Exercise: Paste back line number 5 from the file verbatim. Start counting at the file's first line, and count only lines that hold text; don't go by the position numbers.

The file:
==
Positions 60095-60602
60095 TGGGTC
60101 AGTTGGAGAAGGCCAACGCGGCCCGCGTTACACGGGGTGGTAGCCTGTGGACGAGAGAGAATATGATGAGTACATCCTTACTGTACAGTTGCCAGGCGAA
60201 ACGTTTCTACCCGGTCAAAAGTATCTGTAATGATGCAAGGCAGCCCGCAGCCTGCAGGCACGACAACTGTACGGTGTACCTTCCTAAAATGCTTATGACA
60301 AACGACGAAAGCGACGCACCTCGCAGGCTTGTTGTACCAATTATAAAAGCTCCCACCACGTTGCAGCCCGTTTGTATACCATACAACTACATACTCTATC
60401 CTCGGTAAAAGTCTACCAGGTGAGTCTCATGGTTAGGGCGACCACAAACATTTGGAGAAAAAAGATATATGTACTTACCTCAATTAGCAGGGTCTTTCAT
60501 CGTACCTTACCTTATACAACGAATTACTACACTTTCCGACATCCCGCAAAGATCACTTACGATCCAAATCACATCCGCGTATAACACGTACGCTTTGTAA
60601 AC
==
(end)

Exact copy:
60301 AACGACGAAAGCGACGCACCTCGCAGGCTTGTTGTACCAATTATAAAAGCTCCCACCACGTTGCAGCCCGTTTGTATACCATACAACTACATACTCTATC